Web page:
http://www.leicesterwildlifehospital.org/

And also we talked about Belvoir Castle Flower and Garden Festival which was launched this week :

https://www.eventbrite.co.uk/e/belvoir-castle-flower-and-garden-show-tickets-77976360393

A walk Around My Garden – 16 November 2019

Today’s photos have a golden theme running through them. For a few short weeks, everything glows. It’s a last gift from the garden before we descend into cold dark days. And it’s a very welcome gift. Even the flowers are golden. The last dahlias make a cheerful posy for the garden table. Tubers of favourite David Howard dahlia are tucked up under a foot of dry leaves now. Here I’ve found some blue borage and a few nasturtiums to go with the solo dahlia bloom. I feast my eyes on the sight. It will be another 9 months before I see dahlia flowers again.

Luckily, in the poly tunnel, my ‘Aunty Dorris’ chrysanthemums are coming into flower. My father in law has been growing these since the 1950s after receiving cuttings from his aunt. Sadly he’s had to leave his garden, and the precious plants have come my way. I’m determined to keep them going, in memory of Aunty Dorris and as a tribute to their shared love of gardening. There will be a steady flow of flowers to the care home where my relatives now live, right up until Christmas time.

White Swan chrysanthemums are also flowering. I grow them in 12″ pots in an open-ended poly tunnel. They don’t mind the cold, but the rain spoils their flowers. There’s often enough for Christmas table decorations.

Stepping out of the poly tunnel door, this is the scene. A bank of wild cherry trees make a golden veil. Next spring there will be snowy white cherry blossom, followed by luscious red fruit. There’s always something to look forward to. Nothing stays the same. I remind myself this, when there’s bare stems and cold dark days ahead. Winter is not my favourite time of the year, but I store up memories of the past, and at the same time, look to the future. My garden provides a kind of winter armoury.

Alongside the greenhouse, there’s a group of hazel trees. We harvest a few cob nuts each year, but squirrels take most of them. It’s cheerful to see catkins – or lambs tails- forming already.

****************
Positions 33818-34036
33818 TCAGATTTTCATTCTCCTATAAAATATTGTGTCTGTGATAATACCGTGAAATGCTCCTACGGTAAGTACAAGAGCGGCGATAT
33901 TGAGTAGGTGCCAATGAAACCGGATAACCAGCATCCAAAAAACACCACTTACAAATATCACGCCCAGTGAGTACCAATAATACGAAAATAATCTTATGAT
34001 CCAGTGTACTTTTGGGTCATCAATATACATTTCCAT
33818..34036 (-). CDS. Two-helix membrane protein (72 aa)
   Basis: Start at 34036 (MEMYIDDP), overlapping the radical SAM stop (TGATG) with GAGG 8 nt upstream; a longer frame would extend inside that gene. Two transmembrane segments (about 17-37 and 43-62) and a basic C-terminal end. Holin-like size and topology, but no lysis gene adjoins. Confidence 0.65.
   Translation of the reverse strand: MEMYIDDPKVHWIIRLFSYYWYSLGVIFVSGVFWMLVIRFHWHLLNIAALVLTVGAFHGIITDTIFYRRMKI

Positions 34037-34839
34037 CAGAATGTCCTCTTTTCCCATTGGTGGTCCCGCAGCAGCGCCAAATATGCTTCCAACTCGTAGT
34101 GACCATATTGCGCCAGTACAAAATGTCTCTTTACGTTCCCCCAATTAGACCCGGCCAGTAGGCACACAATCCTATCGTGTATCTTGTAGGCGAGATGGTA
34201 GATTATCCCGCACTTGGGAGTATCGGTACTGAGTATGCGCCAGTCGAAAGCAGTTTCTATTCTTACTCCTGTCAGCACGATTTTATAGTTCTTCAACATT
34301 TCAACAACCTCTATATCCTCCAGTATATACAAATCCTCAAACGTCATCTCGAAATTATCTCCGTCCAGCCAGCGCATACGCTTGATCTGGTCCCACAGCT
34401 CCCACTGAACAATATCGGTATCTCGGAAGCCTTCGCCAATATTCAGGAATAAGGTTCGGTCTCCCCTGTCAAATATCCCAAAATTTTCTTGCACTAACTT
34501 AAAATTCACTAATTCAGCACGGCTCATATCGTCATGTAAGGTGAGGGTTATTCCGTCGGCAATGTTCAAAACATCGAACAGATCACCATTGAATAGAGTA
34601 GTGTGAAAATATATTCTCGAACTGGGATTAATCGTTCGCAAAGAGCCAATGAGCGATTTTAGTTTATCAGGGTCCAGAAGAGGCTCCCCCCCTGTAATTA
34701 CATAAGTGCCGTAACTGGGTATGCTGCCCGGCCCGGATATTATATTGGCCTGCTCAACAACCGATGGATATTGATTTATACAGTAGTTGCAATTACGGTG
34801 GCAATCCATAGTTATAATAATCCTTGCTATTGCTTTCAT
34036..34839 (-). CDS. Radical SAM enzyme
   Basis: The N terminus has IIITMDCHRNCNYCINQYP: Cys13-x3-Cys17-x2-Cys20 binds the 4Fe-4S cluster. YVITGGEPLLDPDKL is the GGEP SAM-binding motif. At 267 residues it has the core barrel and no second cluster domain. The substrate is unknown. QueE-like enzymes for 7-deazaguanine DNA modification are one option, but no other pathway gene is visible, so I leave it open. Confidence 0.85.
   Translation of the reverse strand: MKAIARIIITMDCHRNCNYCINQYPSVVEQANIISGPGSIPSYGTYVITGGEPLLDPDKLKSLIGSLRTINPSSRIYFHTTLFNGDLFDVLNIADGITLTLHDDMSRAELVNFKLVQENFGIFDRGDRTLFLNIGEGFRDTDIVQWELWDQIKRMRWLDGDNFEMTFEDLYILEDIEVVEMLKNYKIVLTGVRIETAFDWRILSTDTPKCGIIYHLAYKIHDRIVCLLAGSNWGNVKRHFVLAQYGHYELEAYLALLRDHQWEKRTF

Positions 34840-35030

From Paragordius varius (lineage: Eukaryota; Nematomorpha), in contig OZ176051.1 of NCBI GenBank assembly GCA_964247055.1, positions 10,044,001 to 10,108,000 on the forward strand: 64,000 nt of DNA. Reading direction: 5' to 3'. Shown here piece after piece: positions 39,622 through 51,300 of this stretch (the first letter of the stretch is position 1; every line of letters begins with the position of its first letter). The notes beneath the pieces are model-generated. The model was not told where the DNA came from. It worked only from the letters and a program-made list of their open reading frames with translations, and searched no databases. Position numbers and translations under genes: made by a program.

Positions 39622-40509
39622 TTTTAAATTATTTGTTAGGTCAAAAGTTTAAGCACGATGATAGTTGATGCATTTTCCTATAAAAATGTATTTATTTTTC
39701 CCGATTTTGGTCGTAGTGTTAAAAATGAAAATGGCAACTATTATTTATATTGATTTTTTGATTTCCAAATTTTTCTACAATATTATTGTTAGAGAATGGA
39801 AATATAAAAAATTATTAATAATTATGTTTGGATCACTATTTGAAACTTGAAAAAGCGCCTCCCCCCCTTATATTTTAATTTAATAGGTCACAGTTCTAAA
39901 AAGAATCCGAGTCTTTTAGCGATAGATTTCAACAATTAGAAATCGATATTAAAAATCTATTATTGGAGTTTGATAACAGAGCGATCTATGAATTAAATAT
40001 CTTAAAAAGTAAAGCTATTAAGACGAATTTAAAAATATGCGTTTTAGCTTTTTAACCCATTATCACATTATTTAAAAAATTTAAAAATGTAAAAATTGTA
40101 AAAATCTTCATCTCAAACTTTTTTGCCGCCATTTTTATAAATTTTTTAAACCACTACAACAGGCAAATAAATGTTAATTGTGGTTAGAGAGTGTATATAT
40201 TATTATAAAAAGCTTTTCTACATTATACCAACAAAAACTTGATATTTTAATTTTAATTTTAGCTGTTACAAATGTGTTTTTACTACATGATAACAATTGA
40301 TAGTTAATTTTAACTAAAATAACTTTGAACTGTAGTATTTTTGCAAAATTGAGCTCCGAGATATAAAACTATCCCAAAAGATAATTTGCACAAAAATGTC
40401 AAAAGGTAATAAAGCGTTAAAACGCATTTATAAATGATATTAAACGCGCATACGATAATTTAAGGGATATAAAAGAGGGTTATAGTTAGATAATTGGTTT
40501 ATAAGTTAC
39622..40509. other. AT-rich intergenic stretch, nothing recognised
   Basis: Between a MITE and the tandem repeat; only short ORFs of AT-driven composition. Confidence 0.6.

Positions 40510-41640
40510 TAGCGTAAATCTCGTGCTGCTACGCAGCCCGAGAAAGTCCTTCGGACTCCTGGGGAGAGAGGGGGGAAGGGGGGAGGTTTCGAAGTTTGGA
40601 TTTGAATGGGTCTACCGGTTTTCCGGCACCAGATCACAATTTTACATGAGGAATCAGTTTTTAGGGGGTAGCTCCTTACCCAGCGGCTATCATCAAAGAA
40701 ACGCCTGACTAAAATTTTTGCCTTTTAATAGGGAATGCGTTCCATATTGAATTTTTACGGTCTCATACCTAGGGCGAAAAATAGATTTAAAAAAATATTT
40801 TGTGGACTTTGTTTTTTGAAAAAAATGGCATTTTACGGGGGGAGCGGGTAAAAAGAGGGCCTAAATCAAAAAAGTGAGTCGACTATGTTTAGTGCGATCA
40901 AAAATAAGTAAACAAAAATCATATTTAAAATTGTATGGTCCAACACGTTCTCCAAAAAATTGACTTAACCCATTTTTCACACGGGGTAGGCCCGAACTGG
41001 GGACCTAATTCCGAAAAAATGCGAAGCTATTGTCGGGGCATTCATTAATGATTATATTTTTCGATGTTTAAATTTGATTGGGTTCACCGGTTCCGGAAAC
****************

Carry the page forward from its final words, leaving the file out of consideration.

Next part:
Through the hazel and maple trees, you can just spy the summerhouse. Fallen leaves make a golden footpath leading the way.

Tall golden beech trees make a backbone for the summerhouse. It will be six months before we see lime green shoots and new leaves again.

Surrounding trees and the back fields are reflected in the summerhouse windows. Sunset is a favourite time to sit here and ponder on the growing year coming to a close. And also think about all the flowers, fruit and veg I’ll be growing next year.

What plans have you for your garden next spring? Are you enjoying the autumn colours just now, as we are here in the Midlands? Get in touch and let me know how things are going in your garden right now.

While you are looking at these photos there’s some music to go with them. Here’s the link to Yellow (Coldplay) sung by Jodie Whittaker for Children in Need. It’s very appropriate for my post this week. At 1.35.09 on the timeline. Or number 12 on the playlist.

https://www.bbc.co.uk/sounds/play/p07sc6bw

Children in Need; https://www.bbcchildreninneed.co.uk/shows/got-it-covered/

Links : SOS. I like to join in with Six on Saturday, but always have more than six to share https://thepropagatorblog.wordpress.com/2019/11/16/six-on-saturday-16-11-2019/

Apple and Almond Slice- Family Favourite Recipes

At this time of year, my kitchen work surfaces are covered with piles of apples. Little pyramids of golden cooking apples, tiny rosy red eating apples, giant Bramleys. My family complain. There’s nowhere for anyone to put anything down. I usually store them wrapped in newspaper in the potting shed, but I’m still trying to evict the mice, making many trips back and forth to the woods with my tunnel-like humane traps baited with peanut butter. I can’t kill them. They will take their chances in the leaf litter under the trees. I’m trying to ignore the tawny owl fledglings in the branches above, still being fed by harassed parents. I feel slightly guilty. But watching the mice run when I let them out, I think they stand a fair chance of surviving.

Meanwhile, I’m steadily working my way through the apples. My mother always says, if you’ve got an apple, you’ve got a pudding. It can be an apple pie, a crumble, a cake, or if you are pressed for time, just apple purée with lashings of creamy custard, or Devon clotted cream. A special treat.

Today’s recipe is another family favourite, an apple tray bake which is quick and easy to make and tastes of autumn. As usually, I’m recording it here for my children, in case they can’t find the scraps of paper these recipes are written on. It’s so lovely to see my grandmother’s best copper plate hand writing, as she lovingly wrote these recipes for me. Food, and cooking, bring back such special memories, don’t they.

 

APPLE AND ALMOND SLICE:

INGREDIENTS – FOR THE TOPPING

 

30g butter or vegan margarine

30g SR flour

25g golden caster sugar

2 tbsp. Jumbo oats

1/2 tsp cinnamon

25g flaked almonds

METHOD

Mix the butter, flour and sugar together. Fold in the cinnamon, oats and flaked almonds to make a crumble topping. Place in the fridge while you make the base.

INGREDIENTS FOR THE BASE

150g SR flour

200g golden caster sugar

200g butter or margarine

3 eggs ( or use 6 tbsp. soya oat drink if vegan)